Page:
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LM/37 LINGUE E LETTERATURE EUROAMERICANE Curriculum: Culture e letterature dei paesi di lingua inglese L-LIN/10 LETTERATURE DEI PAESI di LINGUA INGLESE I 1 CORSO (CFU 8) Prof. Rossella Ciocca

2 L’India metropolitana: Mumbai tra letteratura e cinema
Il corso si propone di introdurre gli studenti alla letteratura indiana di lingua inglese. Dopo aver affrontato il tema dell’origine e del consolidamento di una letteratura anglofona nel subcontinente, il corso dedicherà particolare attenzione all’immaginario metropolitano indiano con particolare riferimento alla città di Mumbai.

3 Primary texts Aravind Adiga, Last Man in Tower, London, Atlantic Books, 2011 Salman Rushdie, The Moor’s Last Sigh, London, Vintage, 1996 Suketu Mehta, Maximum City. Bombay Lost and Found, London, Review, 2004 (part I Power, part II Pleasure)

4 criticism Priyamvada Gopal, The Indian English Novel. Nation, History, and Narration, Oxford and New York, Oxford U. P., 2009 (fotocopies) B. D. Metcalf and T. R. Metcalf, A Concise History of India, Cambridge, Cambridge U. P., 2002 A. Appadurai, Modernity at Large, Minneapolis and London, Minnesota U. P., 1996 (Chapters 2, 3) Rossella Ciocca, “Mother India and Paradise Lost: myth, history, and fiction in the city of Mumbai” in Indiascapes. Images and words from globalized India (UNO, /2)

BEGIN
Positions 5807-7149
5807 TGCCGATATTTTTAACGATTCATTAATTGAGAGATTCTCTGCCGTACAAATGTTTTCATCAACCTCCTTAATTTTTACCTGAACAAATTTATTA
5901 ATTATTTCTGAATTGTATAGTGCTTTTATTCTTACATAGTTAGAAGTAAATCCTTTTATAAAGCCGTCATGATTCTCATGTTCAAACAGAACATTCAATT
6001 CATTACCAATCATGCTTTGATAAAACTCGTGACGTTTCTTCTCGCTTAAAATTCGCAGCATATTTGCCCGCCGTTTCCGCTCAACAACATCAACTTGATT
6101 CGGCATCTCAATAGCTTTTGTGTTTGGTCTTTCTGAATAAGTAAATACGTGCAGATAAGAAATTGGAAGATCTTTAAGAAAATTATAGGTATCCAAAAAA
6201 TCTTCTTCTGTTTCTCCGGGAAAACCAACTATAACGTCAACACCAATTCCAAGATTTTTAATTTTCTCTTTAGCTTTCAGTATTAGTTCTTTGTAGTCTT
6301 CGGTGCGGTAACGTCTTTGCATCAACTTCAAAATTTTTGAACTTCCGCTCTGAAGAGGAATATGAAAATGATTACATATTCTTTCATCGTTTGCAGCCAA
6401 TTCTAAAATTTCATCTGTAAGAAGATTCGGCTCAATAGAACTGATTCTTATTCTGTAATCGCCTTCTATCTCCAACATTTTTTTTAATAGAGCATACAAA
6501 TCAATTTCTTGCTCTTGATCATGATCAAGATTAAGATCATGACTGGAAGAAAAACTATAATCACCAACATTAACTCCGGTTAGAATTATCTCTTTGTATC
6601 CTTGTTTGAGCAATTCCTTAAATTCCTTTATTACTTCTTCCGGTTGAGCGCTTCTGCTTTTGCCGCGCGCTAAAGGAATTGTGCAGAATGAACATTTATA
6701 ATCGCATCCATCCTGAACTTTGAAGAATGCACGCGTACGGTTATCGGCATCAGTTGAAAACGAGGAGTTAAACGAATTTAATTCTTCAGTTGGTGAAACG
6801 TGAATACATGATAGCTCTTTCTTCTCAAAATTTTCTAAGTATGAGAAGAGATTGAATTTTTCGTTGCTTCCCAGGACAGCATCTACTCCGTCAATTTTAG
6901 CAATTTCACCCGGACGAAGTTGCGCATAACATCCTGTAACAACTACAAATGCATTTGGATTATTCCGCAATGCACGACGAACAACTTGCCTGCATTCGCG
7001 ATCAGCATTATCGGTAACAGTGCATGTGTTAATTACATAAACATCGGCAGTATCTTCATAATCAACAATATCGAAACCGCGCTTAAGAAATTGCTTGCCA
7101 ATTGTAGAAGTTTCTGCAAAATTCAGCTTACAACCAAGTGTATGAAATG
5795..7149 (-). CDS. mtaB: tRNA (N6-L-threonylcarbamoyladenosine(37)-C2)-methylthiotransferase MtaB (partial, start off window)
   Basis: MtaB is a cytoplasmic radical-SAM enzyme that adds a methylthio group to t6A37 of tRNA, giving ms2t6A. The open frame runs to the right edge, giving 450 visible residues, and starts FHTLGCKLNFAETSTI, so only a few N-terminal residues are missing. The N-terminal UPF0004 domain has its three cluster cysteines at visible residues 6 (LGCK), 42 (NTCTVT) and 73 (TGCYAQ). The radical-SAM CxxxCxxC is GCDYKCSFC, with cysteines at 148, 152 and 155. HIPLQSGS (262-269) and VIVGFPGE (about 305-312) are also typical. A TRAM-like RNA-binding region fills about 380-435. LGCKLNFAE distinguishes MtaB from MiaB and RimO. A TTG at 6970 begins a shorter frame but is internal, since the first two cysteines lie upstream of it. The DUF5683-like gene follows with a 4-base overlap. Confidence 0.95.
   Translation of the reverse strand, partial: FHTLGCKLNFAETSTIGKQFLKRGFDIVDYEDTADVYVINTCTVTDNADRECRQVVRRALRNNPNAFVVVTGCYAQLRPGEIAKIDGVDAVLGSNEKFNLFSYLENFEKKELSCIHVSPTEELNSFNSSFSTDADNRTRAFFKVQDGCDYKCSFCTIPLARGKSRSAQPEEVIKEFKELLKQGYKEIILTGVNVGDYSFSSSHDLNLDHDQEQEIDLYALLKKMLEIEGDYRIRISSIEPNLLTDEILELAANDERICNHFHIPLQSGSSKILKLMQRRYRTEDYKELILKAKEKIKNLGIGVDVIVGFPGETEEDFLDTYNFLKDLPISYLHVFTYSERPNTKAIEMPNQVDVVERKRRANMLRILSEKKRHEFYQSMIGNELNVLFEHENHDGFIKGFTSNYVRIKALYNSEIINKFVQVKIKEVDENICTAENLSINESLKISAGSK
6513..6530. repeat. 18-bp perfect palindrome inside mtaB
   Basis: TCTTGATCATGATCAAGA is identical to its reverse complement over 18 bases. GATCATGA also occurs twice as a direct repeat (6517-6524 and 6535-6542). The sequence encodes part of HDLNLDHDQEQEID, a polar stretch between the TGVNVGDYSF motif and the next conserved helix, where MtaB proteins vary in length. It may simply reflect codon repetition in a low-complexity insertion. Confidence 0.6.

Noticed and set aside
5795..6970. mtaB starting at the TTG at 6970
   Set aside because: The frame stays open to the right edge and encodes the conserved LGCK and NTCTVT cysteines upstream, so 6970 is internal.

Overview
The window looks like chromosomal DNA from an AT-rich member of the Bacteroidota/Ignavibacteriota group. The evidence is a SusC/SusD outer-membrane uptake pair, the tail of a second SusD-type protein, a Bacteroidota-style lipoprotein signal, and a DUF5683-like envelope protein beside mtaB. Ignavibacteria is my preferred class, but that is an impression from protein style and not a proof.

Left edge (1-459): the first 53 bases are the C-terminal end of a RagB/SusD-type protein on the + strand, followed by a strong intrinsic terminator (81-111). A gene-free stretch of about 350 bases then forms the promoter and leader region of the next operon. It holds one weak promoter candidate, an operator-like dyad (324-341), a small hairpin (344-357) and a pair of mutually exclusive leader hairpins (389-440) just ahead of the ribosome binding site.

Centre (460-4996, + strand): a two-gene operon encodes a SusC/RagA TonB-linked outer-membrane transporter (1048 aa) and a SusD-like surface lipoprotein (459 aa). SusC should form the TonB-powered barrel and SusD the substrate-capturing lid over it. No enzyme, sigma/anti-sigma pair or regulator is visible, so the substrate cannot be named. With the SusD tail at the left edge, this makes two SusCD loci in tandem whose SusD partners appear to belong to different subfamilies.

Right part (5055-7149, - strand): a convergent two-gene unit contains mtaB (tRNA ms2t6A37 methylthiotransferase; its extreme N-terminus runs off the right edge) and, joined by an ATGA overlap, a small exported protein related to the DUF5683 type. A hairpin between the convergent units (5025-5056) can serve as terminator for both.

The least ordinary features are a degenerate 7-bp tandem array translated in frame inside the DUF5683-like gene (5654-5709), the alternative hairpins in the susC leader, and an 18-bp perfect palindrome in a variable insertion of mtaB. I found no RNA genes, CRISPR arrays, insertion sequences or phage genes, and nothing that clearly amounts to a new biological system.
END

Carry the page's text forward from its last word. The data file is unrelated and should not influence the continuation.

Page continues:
5 Filmografia Salaam Bombay by Mira Nair, 1988
Maqbool by Vishal Bardwaj, 2004 Slumdog Millionaire by Danny Boyle, 2008

6 Indian states

LINGUISTIC VARIETY Indian languages, 2 main families: Indo-European (Hindi, Urdu, Hindustani, Punjabi, Bengali, Marathi, Gujarati, Assamese, Kashmiri, Sindhi etc.) and Dravidian (Tamil, Telugu, Kannada, Malayalam et al.) RELIGIOUS PLURALITY Hinduism, Islamism, Christian creeds, Sikkism, Jainism, Buddhism, Animism, Parseeism (Zoroastrianism)

8 Ethnic identity has been moulded by linguistic identity
Ethnic identity has been moulded by linguistic identity. For example the Bombay Province was divided into the states of Gujarat and Maharashtra in 1960, Punjab and Hariana in 1966.


10 Indian religions’ distribution

11 Indo-Arian and Dravidian

Caste: endogamous group or collection of groups bearing a common name and having the same traditional occupation, sharing the tradition of a common origin and common tutelary deities. BRAHMANA (priests; today intellectuals and managers) mouth KSHATRYA (warriors and kings) arms VAISYA (land owners, traders) legs SHUDRA (hand workers, peasants, servants,) feet Outcast people: dalit (broken, oppressed) Harijan (God’s son) introduced by Gandhi Spiritual power Temporal power Economical power Power of work Polluted work (to dye, to clean toilets)